Researchers at University of California San Diego School of Medicine have developed the first mice that lack the Upf3b gene, providing a new model for studying its underlying role in intellectual disabilities and neurodevelopmental disorders. The study published September 26 in Molecular Psychiatry .
In humans, mutations in the UPF3B gene cause intellectual disability and are strongly associated with autism spectrum disorder, attention deficit hyperactivity disorder and schizophrenia. This gene plays a role in nonsense-mediated RNA decay (NMD), a supervisory system cells use as “volume control” on many genes.
“These observations about UPF3B made us wonder if NMD is important for mammalian brain development,” said senior author Miles Wilkinson, PhD, professor of reproductive medicine at UC San Diego School of Medicine.
NMD acts on messenger RNAs (mRNAs), which carry the blueprints encoded by the genome. These blueprints are translated into the proteins essential for life. NMD was initially thought to serve only as a quality control mechanism — degrading irregular mRNAs that encode potentially harmful proteins. But it has more recently become clear that NMD also degrades normal mRNAs in specific cell types and situations when they are not needed.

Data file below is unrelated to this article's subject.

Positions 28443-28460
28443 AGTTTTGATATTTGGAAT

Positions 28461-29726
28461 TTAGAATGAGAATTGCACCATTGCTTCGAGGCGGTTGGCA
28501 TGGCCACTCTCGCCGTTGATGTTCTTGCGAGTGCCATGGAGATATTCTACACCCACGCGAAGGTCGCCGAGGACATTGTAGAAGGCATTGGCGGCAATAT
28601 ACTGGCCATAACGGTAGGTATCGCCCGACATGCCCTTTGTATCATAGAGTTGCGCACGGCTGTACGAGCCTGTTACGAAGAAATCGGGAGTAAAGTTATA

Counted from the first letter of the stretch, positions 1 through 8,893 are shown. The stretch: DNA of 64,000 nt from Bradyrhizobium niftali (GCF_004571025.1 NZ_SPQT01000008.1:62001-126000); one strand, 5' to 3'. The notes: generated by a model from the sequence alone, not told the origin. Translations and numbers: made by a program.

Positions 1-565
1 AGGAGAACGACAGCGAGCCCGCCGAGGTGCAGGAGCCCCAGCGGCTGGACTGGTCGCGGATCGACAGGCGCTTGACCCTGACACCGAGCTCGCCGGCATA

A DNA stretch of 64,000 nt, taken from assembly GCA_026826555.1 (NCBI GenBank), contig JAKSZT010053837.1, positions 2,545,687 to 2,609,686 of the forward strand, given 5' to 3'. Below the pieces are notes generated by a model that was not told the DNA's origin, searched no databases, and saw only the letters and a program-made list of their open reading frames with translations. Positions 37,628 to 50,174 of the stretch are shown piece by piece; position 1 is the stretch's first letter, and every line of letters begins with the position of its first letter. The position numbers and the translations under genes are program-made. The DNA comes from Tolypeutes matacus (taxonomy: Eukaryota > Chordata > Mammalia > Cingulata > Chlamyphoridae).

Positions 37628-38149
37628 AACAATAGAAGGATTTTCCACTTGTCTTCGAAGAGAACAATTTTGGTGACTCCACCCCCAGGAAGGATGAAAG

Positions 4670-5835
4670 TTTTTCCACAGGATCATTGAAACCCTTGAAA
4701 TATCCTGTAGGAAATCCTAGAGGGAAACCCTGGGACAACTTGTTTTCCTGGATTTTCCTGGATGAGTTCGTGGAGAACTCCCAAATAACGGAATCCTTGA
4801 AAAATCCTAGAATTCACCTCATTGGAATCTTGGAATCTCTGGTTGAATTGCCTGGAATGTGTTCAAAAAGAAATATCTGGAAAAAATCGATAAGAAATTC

NMD plays an important part in several biological processes, including fetal and neonatal development — a time when cells must be especially careful about how they coordinate and time the production of mRNAs (and the proteins they encode).
Wilkinson’s team found that Upf3b-deficient mice differed from normal mice in a number of cellular and behavioral ways. For example, their neural stem cells were impaired in their ability to specialize into functional neurons. The neurons they did have were deficient in their ability to form dendrites and dendritic spines, structures critical for neuron-neuron communication. These Upf3b-deficient mice also exhibited defects in a specific form of memory and learning related to fear, and they were defective in sensory processing in a way often associated with schizophrenia and other brain disorders.
To investigate how Upf3b influences these cellular and behavioral features, the researchers compared the RNA sequences they found in the frontal cortex region of the brains of normal and Upf3b-deficient mice. They determined that Upf3b regulates RNAs, including direct NMD targets, that encode proteins necessary for neurons to develop and mature.
“In many ways, the behavioral impairments in mice lacking Upf3b mimicked those found in human patients with UPF3B mutations,” Wilkinson said. “This new model will be critical in determining precisely how defects in NMD can lead to specific learning and sensory processing defects.”
Co-authors of this study also include: Eleen Shum, Sam H. Jones, Chih-Hong Lou, Jennifer Dumdie, Haeuk Kim, Josh Espinoza, David M. Skarbrevik, Mimi H. Phan, Heiid Cook-Andersen, Neal R. Swerdlow, UC San Diego; Amanda J Roberts, The Scripps Research Institute; Lachlan A Jolly, and Jozef Gecz, University of Adelaide, and South Australian Health and Medical Research Institute.
This research was funded, in part, by the National Institutes of Health (GM111838, MH59803, MH94320, T32EB00938008), Howard Hughes Medical Institute, Brain & Behavior Research Foundation, National Health & Medical Research Council and Australian Research Council.